Congressman Greg Walden

Representing the 2nd District of Oregon

Herald and News: Walden helps Mission break ground on new facilities

August 22, 2016
In The News

The Klamath Falls Gospel Mission ceremonially broke ground on its new facilities on Friday, kicking up dust with a traxcavator with the help of U.S. Rep. Greg Walden behind the wheel.

An estimated 100 people gathered at the site of the future Klamath Falls Gospel Recovery Center, which will sit on about two acres of the 18-acre Klamath Works Human Services Campus. The mission will consist of a men’s emergency shelter and women’s emergency shelter, a commercial kitchen and a combination dining room and chapel. It will be just one component of the campus, which is already home to Sky Lakes Community Health and will offer a range of social services to help those in need.

Walden, who arrived at the site about 12:15 p.m., told the story of how he hand-carried the proposal by Klamath Works for the human services campus to Paul Ryan in 2015, before Ryan was elected Speaker of the House. Walden has been a proud supporter of the project along the way.

“I took it back to Paul Ryan because the speaker of the House has had a longtime commitment about helping communities find solutions to poverty,” Walden said.

“Over the course of the last now nine months, we have been working in the House on a whole plan to deal with various issues … One of the five categories is a better way to fight poverty, and you will find in this program, and you will find it at, are some of the very principles and proposals that originated right here in the basin.

“This is the beginning of both a sustainable solution, privately driven, to help people and provide them a service,” Walden added.

Bryan Irwin, executive director of Klamath Works, the nonprofit behind the campus, spoke excitedly about the potential impact of the campus on the local community and beyond.

“We envision this campus hopefully as a national model of how a community can come together and work together, collaborating to create it’s own solutions to poverty,” Irwin said.

Contributions by the numbers

Those behind the coordinating and fundraising efforts shared the story behind the mission’s capital construction campaign, which has collected $2.1 million for construction to date through the generosity of more than 600 contributors.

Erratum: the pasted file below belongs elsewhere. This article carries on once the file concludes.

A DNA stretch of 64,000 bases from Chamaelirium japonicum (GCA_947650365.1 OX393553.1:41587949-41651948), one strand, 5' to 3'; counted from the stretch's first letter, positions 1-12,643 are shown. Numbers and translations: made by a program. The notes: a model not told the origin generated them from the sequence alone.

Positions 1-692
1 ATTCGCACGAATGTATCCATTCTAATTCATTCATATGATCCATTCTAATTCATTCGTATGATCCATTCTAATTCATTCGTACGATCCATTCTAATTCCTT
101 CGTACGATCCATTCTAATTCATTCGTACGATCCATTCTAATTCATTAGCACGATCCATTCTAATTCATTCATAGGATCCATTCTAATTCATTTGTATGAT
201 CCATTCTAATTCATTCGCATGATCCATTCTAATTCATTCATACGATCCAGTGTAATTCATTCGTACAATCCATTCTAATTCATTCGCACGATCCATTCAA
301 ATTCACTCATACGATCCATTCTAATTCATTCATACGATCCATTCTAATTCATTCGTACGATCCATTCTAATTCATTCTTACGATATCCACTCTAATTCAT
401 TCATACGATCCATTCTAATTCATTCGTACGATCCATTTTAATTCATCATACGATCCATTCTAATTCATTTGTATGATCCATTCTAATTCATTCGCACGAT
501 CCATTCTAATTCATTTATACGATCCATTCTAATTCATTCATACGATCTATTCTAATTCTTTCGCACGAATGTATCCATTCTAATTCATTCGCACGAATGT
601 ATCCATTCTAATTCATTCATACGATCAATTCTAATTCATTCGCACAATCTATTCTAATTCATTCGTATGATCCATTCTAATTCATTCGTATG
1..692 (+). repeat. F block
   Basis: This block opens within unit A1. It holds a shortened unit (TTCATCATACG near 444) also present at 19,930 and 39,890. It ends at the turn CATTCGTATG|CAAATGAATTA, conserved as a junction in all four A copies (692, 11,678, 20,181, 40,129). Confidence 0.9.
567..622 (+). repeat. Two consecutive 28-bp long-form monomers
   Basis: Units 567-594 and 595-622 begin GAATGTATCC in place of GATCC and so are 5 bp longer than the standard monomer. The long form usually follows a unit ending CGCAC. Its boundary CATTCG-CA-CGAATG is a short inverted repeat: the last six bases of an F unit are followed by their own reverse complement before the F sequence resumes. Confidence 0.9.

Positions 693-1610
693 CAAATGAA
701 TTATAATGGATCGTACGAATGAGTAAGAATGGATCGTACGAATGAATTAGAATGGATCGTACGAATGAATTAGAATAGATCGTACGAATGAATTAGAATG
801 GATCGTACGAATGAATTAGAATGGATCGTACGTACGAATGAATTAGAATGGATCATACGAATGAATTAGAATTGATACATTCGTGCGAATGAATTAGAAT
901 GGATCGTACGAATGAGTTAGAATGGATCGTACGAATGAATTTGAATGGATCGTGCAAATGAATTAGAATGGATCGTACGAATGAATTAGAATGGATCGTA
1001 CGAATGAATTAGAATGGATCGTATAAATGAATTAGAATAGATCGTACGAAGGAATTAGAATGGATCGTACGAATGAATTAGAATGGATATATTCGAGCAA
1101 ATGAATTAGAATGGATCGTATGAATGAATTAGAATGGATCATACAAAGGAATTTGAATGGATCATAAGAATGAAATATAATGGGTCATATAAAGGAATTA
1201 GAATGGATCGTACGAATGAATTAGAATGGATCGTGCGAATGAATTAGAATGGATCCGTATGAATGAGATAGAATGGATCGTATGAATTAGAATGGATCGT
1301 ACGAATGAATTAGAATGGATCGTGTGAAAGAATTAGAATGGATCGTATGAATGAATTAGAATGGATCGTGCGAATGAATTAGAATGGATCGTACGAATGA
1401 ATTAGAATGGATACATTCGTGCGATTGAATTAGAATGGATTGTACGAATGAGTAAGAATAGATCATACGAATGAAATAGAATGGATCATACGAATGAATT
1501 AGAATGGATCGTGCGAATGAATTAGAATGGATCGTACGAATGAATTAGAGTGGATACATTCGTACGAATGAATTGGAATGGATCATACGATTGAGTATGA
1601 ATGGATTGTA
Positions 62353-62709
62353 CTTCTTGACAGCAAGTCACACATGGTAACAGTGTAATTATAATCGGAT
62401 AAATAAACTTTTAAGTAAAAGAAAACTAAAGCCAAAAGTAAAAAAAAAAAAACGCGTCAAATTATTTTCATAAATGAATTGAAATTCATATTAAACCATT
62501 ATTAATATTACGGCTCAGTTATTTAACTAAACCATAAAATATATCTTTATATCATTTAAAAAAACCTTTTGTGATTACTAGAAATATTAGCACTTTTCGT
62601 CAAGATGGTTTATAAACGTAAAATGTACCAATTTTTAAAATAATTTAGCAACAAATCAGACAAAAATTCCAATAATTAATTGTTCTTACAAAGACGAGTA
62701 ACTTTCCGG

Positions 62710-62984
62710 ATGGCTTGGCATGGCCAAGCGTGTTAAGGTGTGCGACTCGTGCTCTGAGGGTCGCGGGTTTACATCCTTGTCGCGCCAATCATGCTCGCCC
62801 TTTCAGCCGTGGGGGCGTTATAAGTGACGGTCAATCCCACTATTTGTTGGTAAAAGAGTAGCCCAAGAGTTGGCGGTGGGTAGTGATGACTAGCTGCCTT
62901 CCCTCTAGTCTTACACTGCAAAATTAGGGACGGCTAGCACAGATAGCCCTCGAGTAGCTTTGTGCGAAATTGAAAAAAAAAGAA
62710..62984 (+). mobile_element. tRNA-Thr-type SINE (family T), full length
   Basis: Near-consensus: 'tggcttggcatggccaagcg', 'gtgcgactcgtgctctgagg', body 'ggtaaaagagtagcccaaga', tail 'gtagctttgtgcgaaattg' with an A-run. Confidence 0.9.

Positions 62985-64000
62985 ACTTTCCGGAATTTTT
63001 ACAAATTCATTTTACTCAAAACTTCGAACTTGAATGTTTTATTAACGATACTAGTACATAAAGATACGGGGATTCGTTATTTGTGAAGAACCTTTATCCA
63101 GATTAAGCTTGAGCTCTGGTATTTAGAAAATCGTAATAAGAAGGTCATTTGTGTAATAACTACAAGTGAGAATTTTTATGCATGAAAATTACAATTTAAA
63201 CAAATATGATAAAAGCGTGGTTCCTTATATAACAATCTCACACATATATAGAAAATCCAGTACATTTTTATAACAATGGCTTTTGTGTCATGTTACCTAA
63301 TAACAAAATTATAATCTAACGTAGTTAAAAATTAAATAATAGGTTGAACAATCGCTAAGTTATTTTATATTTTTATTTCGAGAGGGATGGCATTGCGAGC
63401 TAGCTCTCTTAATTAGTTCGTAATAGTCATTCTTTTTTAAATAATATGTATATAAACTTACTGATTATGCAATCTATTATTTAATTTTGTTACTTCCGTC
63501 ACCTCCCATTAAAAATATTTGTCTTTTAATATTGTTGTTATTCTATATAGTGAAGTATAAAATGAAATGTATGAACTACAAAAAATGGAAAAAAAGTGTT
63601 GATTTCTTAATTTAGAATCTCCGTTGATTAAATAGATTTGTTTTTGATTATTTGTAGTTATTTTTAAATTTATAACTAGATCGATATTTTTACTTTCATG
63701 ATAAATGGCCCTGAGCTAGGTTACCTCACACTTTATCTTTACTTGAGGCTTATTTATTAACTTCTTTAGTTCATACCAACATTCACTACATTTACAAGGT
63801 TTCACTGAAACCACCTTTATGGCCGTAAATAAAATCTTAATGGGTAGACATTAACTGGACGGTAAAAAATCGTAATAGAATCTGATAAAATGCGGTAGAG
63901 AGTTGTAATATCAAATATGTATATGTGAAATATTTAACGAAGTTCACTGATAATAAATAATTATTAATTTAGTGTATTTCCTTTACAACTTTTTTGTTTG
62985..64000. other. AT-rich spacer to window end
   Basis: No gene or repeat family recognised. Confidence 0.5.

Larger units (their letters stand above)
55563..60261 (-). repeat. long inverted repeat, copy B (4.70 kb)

The campaign goal of $2.35 million has been extended to $2.5 million, to include additional expenses incurred by the mission. Grants are pending to help the mission fill the gap, according to Kent Berry, executive director of the mission.

The mission is expected to open in spring 2017, according to Don Boyd, of the Klamath Falls Gospel Mission Steering Committee.

“The goal has gone up slightly since we originally started,” Boyd said. “We’ve added solar panels to the project in hopes that we could raise enough money that these solar panels would help lower the monthly operating costs of the Gospel Mission. We’ve added some sprinkler systems, we’ve increased the size of one of the buildings.

“We still have approximately $350,000 to raise to complete this project,” he added. “We are confident that you all will continue to support the mission.”

Cup runneth over with mission donations

The mission has accepted donations ranging from $5 to $26,000 from individuals toward the mission capital campaign fund, according to Don Boyd, chairman of the Klamath Falls Gospel Mission Steering Committee.

There were 33 memorial gifts totaling $16,215 as well as 36 churches who contributed a total of $78,245. The mission board of directors, staff, and the steering committee contributed a total of $113,000. Twenty-three foundations, including The Wendt Family Foundation, The Ford Family Foundation, The Oregon Community Foundation and the Murdoch Charitable Trust, contributed a total of $1,347,000 to the mission efforts. Boyd also thanked Sky Lakes Medical Center, which bought the 18 acres for the campus in 2014, and plans to grant the mission deed to approximately two acres of land to the mission for construction.

“We could not have imagined the generosity of folks in our community,” Berry said, “even after the hard and extended economic times. People who knew how to bring leverage and resources, we could not have been able to do this without each of you. Together we’re apart of the Klamath Works Campus.

“We’re creating a place, a refuge where the poor, homeless, down-trodden can have a greater opportunity to rise, to work, and to become more self-sufficient.”

To learn how to help the mission, contact the office at 541-882-4895.